OUR CHANCE TO WORK TOGETHER IN STRENGTHENING COMMUNITIES
Crime Prevention & Intervention
Crime inflicts devastating effects on individuals, their friends, families, and the neighborhoods of Kansas City, leaving a lasting impact. Crime has the potential to touch anyone’s life, whether as a victim, witness, or through hearing about acts that have occurred. However, certain groups and geographic areas are more susceptible to crime than others, highlighting the presence of disparities. For instance, the homicide rate among Black adolescents and youth consistently surpasses that of their white counterparts (Sheats et al. 2018). Low-income neighborhoods bear a greater burden of crime compared to their high-income counterparts (Kang 2016).
Apart from the immediate consequences on individuals and communities, exposure to and experience with crime have significant short- and long-term effects on mental and physical health. This includes conditions such as depression, suicidal ideation, hypertension, cancer, and stroke (U.S. Department of Health and Human Services 2022). While crime rates across the nation have decreased since the peak experienced in the 1990s, cities and their neighborhoods still grapple with significant violence and crime. In 2022, Kansas City, Missouri reported 168 homicides (Lanham 2023), while the Kansas City metro area recorded 264 homicides (Cronkleton 2023), both figures falling just short of the records set in 2020. Analyzing crime data from the Federal Bureau of Investigation, Kansas City, Missouri ranks among the top 15 most dangerous cities in America (Gordon 2023).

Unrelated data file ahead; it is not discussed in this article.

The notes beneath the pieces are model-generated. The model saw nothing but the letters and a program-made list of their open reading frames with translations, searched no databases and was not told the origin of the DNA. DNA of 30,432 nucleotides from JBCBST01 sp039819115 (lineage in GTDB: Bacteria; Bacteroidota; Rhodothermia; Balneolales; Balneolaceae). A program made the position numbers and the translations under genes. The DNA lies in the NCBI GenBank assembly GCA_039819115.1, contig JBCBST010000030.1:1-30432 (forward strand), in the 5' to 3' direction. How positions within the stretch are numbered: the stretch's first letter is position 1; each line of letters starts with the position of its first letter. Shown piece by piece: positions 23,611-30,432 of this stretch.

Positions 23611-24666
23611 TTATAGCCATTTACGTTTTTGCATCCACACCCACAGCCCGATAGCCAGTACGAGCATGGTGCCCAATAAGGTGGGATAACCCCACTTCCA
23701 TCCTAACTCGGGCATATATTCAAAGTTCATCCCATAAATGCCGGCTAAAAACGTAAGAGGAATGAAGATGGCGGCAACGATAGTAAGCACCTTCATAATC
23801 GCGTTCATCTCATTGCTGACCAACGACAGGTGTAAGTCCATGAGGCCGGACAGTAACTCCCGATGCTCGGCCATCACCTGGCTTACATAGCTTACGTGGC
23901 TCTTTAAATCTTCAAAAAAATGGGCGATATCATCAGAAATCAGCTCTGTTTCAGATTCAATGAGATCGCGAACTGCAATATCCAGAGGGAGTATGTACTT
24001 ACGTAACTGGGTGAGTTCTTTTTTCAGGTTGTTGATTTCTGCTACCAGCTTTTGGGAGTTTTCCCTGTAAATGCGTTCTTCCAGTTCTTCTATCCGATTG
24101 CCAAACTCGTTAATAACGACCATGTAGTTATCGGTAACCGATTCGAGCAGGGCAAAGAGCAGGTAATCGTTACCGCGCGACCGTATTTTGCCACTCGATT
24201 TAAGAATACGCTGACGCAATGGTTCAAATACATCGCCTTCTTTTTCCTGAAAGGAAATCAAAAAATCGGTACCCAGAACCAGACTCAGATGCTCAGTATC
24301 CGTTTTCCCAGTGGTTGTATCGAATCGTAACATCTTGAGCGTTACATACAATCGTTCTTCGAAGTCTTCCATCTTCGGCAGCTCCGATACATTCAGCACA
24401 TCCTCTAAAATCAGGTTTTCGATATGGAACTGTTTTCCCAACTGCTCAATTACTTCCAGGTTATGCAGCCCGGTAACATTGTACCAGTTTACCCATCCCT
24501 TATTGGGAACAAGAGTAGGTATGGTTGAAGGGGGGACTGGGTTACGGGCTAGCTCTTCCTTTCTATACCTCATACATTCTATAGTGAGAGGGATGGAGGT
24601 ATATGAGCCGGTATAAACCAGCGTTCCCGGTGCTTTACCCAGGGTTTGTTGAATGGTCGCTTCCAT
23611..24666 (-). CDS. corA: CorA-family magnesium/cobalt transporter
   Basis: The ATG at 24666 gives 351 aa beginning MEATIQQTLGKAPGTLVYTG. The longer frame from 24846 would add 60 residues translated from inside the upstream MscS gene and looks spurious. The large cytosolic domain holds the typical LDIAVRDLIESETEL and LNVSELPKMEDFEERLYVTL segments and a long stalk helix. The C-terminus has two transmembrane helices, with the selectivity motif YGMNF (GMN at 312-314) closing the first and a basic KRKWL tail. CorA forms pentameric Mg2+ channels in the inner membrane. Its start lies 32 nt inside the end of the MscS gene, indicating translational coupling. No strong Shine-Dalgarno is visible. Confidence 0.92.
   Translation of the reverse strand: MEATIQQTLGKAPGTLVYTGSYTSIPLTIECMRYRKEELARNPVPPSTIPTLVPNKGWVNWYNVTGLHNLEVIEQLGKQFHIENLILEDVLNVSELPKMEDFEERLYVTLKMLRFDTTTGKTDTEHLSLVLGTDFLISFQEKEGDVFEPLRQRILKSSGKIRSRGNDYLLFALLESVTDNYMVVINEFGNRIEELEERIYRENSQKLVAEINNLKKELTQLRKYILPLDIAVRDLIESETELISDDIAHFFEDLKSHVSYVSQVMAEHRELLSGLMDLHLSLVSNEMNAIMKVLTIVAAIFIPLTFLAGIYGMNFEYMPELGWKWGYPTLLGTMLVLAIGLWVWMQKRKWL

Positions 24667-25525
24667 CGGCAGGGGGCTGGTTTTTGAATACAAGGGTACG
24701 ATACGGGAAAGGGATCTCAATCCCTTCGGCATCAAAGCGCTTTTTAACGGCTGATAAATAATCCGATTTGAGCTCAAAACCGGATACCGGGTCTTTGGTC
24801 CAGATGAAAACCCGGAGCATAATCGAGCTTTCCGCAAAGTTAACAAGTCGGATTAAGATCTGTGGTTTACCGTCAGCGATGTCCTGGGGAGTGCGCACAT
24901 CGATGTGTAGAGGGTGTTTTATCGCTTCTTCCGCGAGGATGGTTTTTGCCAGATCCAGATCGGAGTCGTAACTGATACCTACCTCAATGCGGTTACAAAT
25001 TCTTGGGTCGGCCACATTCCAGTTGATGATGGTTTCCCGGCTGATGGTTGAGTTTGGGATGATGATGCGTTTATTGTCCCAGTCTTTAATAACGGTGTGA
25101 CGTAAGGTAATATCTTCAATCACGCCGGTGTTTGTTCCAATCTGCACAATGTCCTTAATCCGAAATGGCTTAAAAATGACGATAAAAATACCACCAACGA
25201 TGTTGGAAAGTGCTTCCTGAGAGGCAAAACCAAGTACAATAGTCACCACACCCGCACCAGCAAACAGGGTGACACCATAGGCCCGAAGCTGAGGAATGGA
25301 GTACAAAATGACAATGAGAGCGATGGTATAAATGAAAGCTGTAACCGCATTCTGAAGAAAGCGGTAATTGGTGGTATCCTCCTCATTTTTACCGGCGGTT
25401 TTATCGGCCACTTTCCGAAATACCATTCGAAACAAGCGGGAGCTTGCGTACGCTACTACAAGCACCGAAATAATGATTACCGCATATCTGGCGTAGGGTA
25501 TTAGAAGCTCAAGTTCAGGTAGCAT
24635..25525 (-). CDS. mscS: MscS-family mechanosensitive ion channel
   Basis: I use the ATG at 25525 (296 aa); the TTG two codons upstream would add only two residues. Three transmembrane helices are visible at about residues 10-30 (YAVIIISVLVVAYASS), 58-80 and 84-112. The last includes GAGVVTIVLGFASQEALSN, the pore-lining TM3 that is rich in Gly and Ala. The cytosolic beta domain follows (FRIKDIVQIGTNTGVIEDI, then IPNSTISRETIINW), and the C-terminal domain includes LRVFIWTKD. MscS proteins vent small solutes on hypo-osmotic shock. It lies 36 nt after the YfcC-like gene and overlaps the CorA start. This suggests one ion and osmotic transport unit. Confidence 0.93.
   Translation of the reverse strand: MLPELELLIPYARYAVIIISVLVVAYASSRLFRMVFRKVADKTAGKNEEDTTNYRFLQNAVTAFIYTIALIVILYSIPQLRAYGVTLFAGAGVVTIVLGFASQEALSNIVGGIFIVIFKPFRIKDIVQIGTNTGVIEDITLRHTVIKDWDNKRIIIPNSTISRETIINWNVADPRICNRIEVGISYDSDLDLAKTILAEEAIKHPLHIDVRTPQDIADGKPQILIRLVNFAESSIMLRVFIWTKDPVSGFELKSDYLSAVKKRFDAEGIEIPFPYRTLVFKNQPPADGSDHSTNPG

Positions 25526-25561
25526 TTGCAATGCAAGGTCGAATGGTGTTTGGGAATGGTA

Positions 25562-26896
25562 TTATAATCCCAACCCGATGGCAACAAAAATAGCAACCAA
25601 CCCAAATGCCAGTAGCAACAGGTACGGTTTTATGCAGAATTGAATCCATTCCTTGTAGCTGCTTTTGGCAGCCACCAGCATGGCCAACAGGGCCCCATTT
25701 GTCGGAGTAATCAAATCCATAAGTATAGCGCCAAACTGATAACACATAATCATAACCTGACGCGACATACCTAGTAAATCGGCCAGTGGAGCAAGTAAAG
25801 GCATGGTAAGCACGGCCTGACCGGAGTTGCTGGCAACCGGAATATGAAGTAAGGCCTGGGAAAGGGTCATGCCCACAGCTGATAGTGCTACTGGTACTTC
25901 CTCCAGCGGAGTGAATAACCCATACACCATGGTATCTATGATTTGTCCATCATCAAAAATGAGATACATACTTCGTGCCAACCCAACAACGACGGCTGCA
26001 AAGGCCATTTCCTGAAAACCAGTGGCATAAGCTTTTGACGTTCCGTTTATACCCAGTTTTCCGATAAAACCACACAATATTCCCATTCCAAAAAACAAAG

As Kansas City continues to confront the challenges of crime and strives for equitable community development, United Way remains deeply committed to supporting nonprofit organizations that focus on prevention, intervention, and response to crime throughout the metro area. With the support of United Way, Ad Hoc Group Against Crime, the Center for Conflict Resolution, KC Common Good, and Lyrik’s Institution play vital roles in our community by working towards crime prevention, intervention, and response, ensuring a safer and more harmonious environment for all.
Healthy Neighborhoods / Built Environment
Our neighborhoods play a defining role in shaping our opportunities. The quality of our health, safety, education, and economic mobility is intrinsically linked to the neighborhoods in which we grow up and reside. Living in neighborhoods characterized by high crime rates, pervasive poverty, and significant deterioration can profoundly impact a person’s employment prospects, educational attainment, and overall well-being (Urban Institute 2015). The social and economic aspects of neighborhoods have been extensively associated with various health indicators, including mortality rates, overall health status, disabilities, birth outcomes, chronic conditions, health behaviors, mental health, injuries, and violence (Cubbin et al. 2008).
The lives of children, for better or worse, are deeply influenced by the neighborhoods they grow up in. Research has demonstrated that relocating to neighborhoods with greater opportunities, characterized by lower levels of unemployment and crime, and higher income levels, has a substantial impact on a child’s future earnings as an adult, as well as other outcomes such as college attendance (Chetty and Hendren 2015). It is impossible to overlook the impact of spatial segregation based on race and ethnicity when examining the disparities observed in health and economic outcomes (Morenoff and Lynch 2004). In Kansas City, the history of racial discrimination in housing continues to impact our community as Black residents have one-third the housing wealth of white households and lower rates of homeownership (Mid-America Regional Council 2023b). Given that neighborhoods profoundly shape the present and future of individuals in our community, United Way is dedicated to investing in agencies that focus on creating housing options, safe spaces, and accessible opportunities in neighborhoods throughout Kansas City.